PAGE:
Friday, November 29, 2013

A Christmas Bonus by Patty Froese

Yes, the season has arrived. I just love Christmas stories! So the second Christmas story in my 2013 lineup is:

A Christmas Bonus 
by Patty Froese.

Welcome Patty! What a wonderful story!

Back cover:

When Millie's boss asks her to work over Christmas, she's hesitant to give him any more overtime. She has plans for her life that include quitting this job and starting her own photography business, and she promises herself to quit by New Years.

Andrew Holmes has no desire to go back to his tiny hometown for the holidays, but his manipulative grandfather gives him an ultimatum that he just can't refuse. So in order to get the last project of the year finished in time, he asks his assistant, Millie, to make the trip with him.

With a disgruntled brother, a sister-in-law struggling with infertility and a little boy who shows up claiming that one of the Holmes men is his father, Christmas is about to get complicated...

Here's a peek:

"So, Millie says she'd like to stay," Andrew announced.

"Good." Louise shot her a smile. "Do you like fruitcake, Millie?"

"I think so." Mille sank into a seat next to her boss.

"Me, too..." Louise disappeared into the fridge, her voice meandering out from the chilly depths. 
"Except I always hate the fruit in it. So I just make the cake. But the cake is rather dry."

"It's more like a Christmas cracker," Andrew murmured, and Millie repressed a laugh.

The dense, dry confection that landed with a heavy thud on the tabletop looked nothing like the fruitcake she'd seen in the past.

"Guests first." Louise announced cheerfully, and when Millie shot Andrew a "help me" look, he pointed under the table.

"Give it to the dog," he mouthed.

The dog? So far, Millie hadn't seen a dog in the house, and when she slowly raised the plastic tablecloth to peer under the table, she was met with the biggest canine face she'd ever seen in her life. Stifling a yelp of shock, she turned her ashen face towards Andrew.

"That's Edgar," Andrew said.


He nodded. "Get used to him." When she turned her attention to the plate deposited in front of her, Andrew leaned in and murmured in her ear. "Thanks for coming, by the way."


What a great story! I actually felt like I went home with Millie and Andrew and walked right into that crazy mixed up family with them. Between Andrew being uncertain of Millie, Millie thinking she knew what she wanted from life up until now, Andrew's brother and his wife with their problems, and all of it going on under the eyes of his parents and grandpa...this is one crazy mixed up lovable family, just like in real life. There are some light moments and some heart tugging ones, too.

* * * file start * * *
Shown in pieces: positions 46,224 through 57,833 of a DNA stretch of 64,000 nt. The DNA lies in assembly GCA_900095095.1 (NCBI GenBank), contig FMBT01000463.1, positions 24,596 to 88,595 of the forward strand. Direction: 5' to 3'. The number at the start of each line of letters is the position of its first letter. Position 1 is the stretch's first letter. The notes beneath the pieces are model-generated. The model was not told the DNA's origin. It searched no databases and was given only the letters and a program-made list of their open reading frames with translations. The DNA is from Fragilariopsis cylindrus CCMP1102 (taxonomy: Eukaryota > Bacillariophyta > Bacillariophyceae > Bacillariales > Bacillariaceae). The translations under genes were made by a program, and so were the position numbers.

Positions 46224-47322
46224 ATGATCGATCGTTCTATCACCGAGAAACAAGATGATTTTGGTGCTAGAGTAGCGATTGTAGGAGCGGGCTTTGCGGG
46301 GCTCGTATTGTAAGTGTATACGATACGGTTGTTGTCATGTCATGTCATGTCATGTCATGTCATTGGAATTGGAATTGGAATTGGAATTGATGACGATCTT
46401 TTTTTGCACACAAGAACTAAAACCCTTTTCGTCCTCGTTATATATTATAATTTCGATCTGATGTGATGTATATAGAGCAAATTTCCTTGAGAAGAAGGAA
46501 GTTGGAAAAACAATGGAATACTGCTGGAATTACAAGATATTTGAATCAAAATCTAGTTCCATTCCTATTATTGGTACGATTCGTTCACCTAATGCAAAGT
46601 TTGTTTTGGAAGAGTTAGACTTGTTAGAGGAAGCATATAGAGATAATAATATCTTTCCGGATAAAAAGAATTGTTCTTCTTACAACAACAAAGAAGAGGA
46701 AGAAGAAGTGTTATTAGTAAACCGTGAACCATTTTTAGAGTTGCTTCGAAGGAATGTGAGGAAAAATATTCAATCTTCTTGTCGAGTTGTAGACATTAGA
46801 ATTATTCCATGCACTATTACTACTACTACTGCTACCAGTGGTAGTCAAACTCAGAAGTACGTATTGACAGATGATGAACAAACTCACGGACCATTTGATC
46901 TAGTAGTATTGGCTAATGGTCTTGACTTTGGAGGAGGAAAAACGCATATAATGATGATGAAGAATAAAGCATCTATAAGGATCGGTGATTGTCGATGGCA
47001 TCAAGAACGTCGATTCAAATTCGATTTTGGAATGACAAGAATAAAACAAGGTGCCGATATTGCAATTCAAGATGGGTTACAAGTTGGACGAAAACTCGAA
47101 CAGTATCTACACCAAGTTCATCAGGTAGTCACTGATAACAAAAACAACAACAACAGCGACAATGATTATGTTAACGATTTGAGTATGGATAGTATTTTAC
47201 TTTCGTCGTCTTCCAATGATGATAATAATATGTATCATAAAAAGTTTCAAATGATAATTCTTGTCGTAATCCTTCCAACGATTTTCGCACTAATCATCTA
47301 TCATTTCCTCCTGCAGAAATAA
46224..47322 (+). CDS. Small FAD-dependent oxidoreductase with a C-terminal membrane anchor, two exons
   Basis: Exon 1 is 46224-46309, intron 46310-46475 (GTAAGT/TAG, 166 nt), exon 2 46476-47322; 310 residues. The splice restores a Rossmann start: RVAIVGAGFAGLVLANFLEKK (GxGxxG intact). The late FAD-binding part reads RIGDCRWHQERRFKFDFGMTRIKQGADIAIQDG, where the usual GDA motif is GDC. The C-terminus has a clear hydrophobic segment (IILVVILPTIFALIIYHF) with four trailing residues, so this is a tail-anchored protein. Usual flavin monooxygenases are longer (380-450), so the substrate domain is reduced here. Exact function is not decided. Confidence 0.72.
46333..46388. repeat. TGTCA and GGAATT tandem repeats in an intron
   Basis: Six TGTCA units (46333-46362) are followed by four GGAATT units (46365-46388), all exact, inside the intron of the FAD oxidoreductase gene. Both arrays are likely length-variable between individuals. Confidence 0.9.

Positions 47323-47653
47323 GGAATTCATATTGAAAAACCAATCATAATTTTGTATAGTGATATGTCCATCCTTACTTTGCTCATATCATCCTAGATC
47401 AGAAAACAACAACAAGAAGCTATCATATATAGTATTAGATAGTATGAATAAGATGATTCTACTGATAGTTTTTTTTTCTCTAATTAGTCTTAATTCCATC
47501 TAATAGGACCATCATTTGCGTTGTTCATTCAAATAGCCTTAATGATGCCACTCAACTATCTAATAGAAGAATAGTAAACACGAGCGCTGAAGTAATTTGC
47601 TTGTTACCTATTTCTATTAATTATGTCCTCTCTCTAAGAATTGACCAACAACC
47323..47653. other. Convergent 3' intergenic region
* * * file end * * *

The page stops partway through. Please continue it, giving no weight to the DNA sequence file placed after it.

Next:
You'll certainly enjoy the twists and turns in this one.

Buy link:

Author Bio
Patty Froese writes from Alberta, Canada, where the winters are long and cold. This suits her just fine, since it gives her plenty of time to write and she can enjoy the snow from the right side of the window. She has her degree in English Literature and has written in other genres, but she particularly enjoys writing romance.

Patty also writes for Harlequin Love Inspired under the name Patricia Johns.

Thursday, November 28, 2013

Happy Thanksgiving 2013

I thank God for the many blessings in my life, more than I could ever name, but here are just a few.

I thank You for the beauty all around me,
created by Your loving hands.
I thank You for the bountiful blessings in this place,
the way You nourish both our bodies and our spirit.
I thank You for my family and friends,
and everyone You have brought into my life,
and hope I can be a witness to them of Your love.
I thank You for the many freedoms in this land,
and for those you have appointed to protect these freedoms,
may You protect those who go in harms way.
 I give thanks to You, Lord, for all that I have, 
for all that I am, and for all that I will be.
Thank You for the many blessings You give us each day.

May God bless you all.
Happy Thanksgiving!

Thursday, November 21, 2013

A Christmas Homecoming - MaryAnn Diorio

Here's a Christmas story from last year's releases that I missed, by an author I've never had the pleasure of reading before. So welcome MaryAnn, and thank you for stopping by today!

Back cover blurb: